It seems to me there is a constant discussion going on among churches about what the role of one group or another may be in the church. Most of the time when we talk about “in the church” we are really discussing what can be done in the church gatherings rather than in the church at all times. I would like to think with you about church roles in a slightly different way today. Most of what the New Testament or Jesus teaches about roles have to do with our Christian lives in the world and what all of us are to be and do as his children.

In Matthew 23 Jesus was with the twelve but was talking to the crowds and his disciples when he said, “The teachers of the law and the Pharisees sit in Moses seat. So you must be careful to do everything they tell you. But do not do what they do, for they do not practice what they preach. They tie up heavy, cumbersome loads and put them on other people’s shoulders, but they themselves are not willing to lift a finger to move them. Everything they do is done for people to see.”

“But you are not to be called ‘Rabbi,’ for you have one Teacher, and you are all brothers. And do not call anyone on earth ‘father’ for you have one Father, and he is in heaven. Nor are you to be called instructors, for you have one Instructor, the Messiah. The greatest among you will be your servant. For those who exalt themselves will be humbled, and those who humble themselves will be exalted” (Matthew 23:1-5a; 8-12).

Lay alongside this the reality that Jesus in the great commission will begin by saying, “All authority in heaven and on earth has been given to me” (Matthew 28:18). We worry about our role or someone else’s role but I don’t see tons of people asking to just be a servant and be seen as one of the brothers or sisters in the church. Too often we struggle with the same spirit these religious leaders had of wanting the recognized places for others to see our role as the vital ones. By the way, this wasn’t an occasional idea of Jesus. He made the point to the apostles when James and John wanted the right and left hand spots in the kingdom that the greatest was the servant of all. He made the point in John 13 when he washed the disciples feet and challenged them to follow his example to wash each other’s feet and they would find the real roles that were vital. When was the last time you even heard of someone running for the role of foot washer in the church.

The New Testament is far more prone to the idea of the vital work everyone is supposed to do as part of the kingdom of Christ. I love the teaching found in 2 Corinthians 5:16-21. He made the point that if anyone is in Christ they are a new creation. The old has passed away and all has become new. “All this is from God, who reconciled us to himself through Christ and gave us the ministry of reconciliation: that God was reconciling the world to himself in Christ, not counting people’s sins against them. And he has committed to us the message of reconciliation. WE ARE THEREFORE CHRIST’S AMBASSADORS, AS THOUGH GOD WERE MAKING HIS APPEAL THROUGH US. We implore you on Christ’s behalf: Be reconciled to God. God made him who had no sin to be sin for us so that in him we might become the righteousness of God.”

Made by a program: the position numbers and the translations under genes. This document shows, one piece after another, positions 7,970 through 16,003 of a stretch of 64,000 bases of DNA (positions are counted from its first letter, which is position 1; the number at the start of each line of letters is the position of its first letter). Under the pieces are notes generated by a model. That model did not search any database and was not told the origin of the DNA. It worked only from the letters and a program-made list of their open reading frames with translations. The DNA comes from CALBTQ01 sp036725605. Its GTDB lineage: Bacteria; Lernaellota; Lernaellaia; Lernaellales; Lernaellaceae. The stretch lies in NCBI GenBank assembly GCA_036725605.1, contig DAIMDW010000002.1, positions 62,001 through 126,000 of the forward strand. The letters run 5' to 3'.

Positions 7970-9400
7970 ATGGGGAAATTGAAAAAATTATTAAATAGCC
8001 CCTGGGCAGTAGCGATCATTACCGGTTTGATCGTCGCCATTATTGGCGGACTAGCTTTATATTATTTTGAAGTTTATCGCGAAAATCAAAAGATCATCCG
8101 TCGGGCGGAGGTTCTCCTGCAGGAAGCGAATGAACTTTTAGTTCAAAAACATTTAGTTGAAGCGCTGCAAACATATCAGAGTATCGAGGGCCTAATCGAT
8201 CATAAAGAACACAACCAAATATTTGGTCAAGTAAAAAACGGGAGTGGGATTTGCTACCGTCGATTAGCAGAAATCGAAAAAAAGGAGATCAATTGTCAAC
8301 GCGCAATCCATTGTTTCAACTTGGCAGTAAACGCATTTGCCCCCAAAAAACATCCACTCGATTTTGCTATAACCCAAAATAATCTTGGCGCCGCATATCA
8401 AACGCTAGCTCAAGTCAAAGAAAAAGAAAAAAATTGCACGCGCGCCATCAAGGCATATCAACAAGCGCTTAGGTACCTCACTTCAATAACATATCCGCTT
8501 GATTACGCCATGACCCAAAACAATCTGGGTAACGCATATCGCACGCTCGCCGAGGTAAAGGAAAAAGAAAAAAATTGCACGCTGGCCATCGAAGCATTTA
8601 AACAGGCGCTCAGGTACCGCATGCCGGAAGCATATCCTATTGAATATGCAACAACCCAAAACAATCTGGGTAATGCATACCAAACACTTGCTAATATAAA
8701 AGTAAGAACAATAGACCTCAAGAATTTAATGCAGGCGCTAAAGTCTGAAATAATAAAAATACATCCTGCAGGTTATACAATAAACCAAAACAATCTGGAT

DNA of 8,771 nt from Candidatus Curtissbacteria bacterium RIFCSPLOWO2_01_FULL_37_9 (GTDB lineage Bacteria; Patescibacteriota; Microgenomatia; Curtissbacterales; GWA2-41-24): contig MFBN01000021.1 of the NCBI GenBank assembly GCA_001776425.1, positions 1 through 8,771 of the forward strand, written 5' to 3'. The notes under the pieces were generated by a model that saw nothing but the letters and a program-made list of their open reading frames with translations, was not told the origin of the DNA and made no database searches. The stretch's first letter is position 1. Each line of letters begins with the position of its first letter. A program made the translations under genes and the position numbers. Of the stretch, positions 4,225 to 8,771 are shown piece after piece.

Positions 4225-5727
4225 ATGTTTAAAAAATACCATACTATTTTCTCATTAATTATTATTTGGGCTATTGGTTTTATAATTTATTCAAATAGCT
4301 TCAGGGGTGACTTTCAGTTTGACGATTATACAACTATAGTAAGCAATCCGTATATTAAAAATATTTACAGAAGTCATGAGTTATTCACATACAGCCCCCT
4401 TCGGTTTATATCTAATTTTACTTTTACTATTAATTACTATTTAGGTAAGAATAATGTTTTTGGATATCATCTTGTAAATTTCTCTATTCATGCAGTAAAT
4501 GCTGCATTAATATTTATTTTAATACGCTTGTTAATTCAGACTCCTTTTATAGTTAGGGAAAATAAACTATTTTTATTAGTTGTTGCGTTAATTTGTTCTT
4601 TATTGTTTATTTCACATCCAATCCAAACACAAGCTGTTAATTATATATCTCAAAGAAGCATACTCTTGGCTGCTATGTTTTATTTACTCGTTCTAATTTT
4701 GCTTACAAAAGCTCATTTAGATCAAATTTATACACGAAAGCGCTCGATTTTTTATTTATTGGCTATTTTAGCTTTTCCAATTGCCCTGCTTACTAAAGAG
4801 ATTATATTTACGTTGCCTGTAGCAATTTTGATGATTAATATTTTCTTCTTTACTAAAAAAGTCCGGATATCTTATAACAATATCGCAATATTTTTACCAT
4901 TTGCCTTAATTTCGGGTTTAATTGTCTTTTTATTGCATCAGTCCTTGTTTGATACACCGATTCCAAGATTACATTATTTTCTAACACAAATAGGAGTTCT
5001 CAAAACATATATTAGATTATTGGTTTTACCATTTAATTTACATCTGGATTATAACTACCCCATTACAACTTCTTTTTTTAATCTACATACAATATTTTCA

God makes us friends with him all over again even though we have sinned and fallen short many times. He makes us altogether new. One result is that we don’t see people the same way we once did. Paul said he once even judged Christ from a physical point of view but not so any longer. He actually gave to every person that is in Christ and made new the ministry of reconciliation. Does that mean that every Christian is to be a minister? Of Course, it does. We are not only ministers, we have a specific ministry and it is one of reconciliation which means to be made friends again. Our ministry in the world is to lead all we can to turn from their sins to God. But it isn’t just that. It is to build reconciliation among people in the world toward each other. When we see our work as one of dividing folks up and deciding who is right and who is wrong we are missing our ministry by a million miles. Our job is to be ambassadors for the Lord who represent him in the world with the message of reconciliation. God so wants people to be saved from their sins and reconciled to him that he made his own Son to be sin for us, SO THAT IN HIM WE MIGHT BECOME THE RIGHTEOUSNESS OF GOD. Can you even imagine a more important work or ministry or role to have in Christ than to be his ambassador, carrying his message of reconciliation to a lost world so people around us can be reconciled to God? This isn’t a role to be carried out only in a church assembly or even primarily there. It is a job to be done every day and in every relationship I have as a Christian. I can’t put on my ambassador hat when I start to church on Sunday. It is a life I am to live all the time.